There are scientifically proven ways to make your brain boost your mood.
Feelings of wellbeing and happiness are largely driven by four brain chemicals - oxytocin, endorphins, dopamine and serotonin. These neurotransmitters and hormones have complex effects on our brain and body, and our lifestyles - what we eat, who we’re with, what we’re doing. In these difficult times, here's what the experts say to kickstart them.
Oxytocin: Principally known for its role in childbirth, it’s also involved in almost all forms of human bonding. It causes the warm fuzzy feeling after sex, the contentment of being with close friends and the joy of cuddling your pet.
Of course, the restrictions we are living under mean many are being denied the physical touch that humans naturally crave - hence the rise of “skin hunger” - but connecting with others outdoors is a possibility for almost all of us and, perhaps surprisingly, 'meeting up' online can still give an oxytocin hit. Research by Paul Zak at the Center for Neuroeconomics Studies in California has shown that while in-person interactions give a better oxytocin release than social media conversations, video conferencing can be 80 percent as effective.
Endorphins: They affect the same receptors in the brain as painkillers. They relieve pain but, just like morphine, create a feeling of bliss as a welcome side-effect. If you’ve ever experienced a runner’s high, you’ll know exactly how these chemicals work: after a gruelling session, any physical discomfort falls away and you’ll feel suddenly euphoric. So, the best-known way to release endorphins is through cardiovascular exercise. Up you get!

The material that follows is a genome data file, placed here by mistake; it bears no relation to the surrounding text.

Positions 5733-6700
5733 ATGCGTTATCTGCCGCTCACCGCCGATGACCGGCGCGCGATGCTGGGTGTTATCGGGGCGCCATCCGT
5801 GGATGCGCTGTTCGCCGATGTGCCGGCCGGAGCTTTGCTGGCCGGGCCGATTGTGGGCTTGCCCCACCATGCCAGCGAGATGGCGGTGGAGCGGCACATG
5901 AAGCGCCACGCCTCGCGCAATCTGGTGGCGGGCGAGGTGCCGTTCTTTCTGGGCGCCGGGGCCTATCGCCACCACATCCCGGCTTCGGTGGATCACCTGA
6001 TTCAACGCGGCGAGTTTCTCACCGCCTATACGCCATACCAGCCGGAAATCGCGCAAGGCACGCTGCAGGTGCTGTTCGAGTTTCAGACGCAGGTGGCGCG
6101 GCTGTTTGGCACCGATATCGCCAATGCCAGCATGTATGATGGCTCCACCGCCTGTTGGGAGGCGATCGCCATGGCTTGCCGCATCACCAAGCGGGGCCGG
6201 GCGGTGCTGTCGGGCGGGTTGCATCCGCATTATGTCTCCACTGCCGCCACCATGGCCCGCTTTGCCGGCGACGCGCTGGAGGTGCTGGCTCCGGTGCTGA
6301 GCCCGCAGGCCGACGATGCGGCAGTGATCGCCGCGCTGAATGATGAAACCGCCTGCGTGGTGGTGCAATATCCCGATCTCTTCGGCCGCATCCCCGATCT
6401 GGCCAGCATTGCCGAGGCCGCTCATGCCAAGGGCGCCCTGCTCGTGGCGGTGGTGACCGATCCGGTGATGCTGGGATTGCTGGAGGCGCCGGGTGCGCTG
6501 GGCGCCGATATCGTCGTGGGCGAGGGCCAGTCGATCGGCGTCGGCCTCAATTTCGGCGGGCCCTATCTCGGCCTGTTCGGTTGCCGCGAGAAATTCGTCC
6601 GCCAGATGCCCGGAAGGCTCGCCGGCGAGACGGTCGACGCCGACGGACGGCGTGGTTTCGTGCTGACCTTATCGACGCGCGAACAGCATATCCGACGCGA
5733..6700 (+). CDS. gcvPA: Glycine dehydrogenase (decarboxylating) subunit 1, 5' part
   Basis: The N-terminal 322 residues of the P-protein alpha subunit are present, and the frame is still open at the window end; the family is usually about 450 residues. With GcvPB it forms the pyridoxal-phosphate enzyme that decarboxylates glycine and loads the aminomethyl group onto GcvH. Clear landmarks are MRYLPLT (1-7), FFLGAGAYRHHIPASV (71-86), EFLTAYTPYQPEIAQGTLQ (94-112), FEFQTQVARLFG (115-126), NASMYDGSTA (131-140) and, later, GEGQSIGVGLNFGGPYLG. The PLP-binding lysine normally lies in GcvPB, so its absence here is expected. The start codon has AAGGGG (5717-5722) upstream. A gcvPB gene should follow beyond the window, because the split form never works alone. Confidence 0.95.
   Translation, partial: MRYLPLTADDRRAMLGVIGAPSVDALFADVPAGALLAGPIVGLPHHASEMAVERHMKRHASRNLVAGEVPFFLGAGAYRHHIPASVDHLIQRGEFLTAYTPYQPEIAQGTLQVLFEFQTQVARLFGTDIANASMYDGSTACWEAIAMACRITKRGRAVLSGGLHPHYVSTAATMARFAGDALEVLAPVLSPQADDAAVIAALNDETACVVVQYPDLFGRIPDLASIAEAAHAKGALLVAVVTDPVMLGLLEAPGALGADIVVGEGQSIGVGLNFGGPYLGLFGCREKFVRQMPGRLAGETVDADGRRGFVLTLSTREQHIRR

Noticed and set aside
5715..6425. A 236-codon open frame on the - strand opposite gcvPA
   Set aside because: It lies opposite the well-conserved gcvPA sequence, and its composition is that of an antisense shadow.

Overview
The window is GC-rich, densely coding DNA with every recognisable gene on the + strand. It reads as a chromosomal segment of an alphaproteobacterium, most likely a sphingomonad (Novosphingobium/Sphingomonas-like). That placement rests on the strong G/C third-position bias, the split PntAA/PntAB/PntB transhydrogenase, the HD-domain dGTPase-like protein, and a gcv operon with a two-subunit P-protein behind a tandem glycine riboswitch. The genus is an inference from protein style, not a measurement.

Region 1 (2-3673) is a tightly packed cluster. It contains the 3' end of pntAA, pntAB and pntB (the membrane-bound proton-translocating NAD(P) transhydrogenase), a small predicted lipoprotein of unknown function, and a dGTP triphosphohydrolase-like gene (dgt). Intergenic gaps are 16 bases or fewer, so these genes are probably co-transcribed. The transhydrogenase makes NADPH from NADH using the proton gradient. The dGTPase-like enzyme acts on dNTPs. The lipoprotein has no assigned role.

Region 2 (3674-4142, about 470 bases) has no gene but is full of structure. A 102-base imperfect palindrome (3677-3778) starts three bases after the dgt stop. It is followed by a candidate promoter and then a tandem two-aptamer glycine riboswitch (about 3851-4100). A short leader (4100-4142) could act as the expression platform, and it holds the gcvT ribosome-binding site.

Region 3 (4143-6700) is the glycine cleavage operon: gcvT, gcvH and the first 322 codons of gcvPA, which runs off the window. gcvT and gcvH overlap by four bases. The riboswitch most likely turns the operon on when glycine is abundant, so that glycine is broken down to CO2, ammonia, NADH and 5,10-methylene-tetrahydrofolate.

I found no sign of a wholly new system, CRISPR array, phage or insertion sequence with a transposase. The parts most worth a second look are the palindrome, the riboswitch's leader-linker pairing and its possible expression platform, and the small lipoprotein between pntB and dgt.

Dopamine: People commonly say that they get a “dopamine rush” when doing things that give them immediate pleasure, like getting social media updates or eating. In fact, the neurotransmitter dopamine is more closely linked to the anticipation of reward and driving you to seek out things you enjoy. Without it we would enjoy something once and never be motivated to do it again.
If you have found yourself lacking motivation in lockdown, it might be due to disruption in the dopamine pathways of your brain: we have lost routines like Friday night at the pub or a lunchtime gym class which were trusted to make us feel good.
To get some zeal back, you could try to rewire your reward circuits with a technique called behavioural activation, according to Dr Ciara McCabe, an associate professor of psychology at the University of Reading.
“It’s a part of cognitive behavioural therapy which increases enjoyment and pleasure by asking people to schedule rewarding activities,” she says. The technique helps you out of a period of low motivation by getting you to take on small, manageable tasks. As they are completed, you will feel satisfaction that will help you to gradually rebuild your drive.
She recommends thinking about practising a new or old hobby that you enjoy, like playing a musical instrument, painting or knitting. At first, practise just a little each day so the task doesn’t feel overwhelming and, over time, you will build motivation. “It’s about training yourself to seek out reward,” says McCabe.
Serotonin: This neurotransmitter can affect processes from digestion to your bone health and is important for sleep too. Its role in shaping mood isn’t entirely clear, but people with depression often have low levels of serotonin.
Serotonin is involved in your brain’s sleep-wake cycle, with levels naturally rising when you’re exposed to bright natural light. To give your brain a good shot at making enough serotonin, try to spend as long as you can outside every day to get maximum exposure to light.
Also, higher doses of the amino acid tryptophan, which is found in some high-protein foods like milk, tofu, oats and chicken boosts serotonin. As does consuming dark chocolate - which will come as no surprise to anyone who gets pleasure from eating it.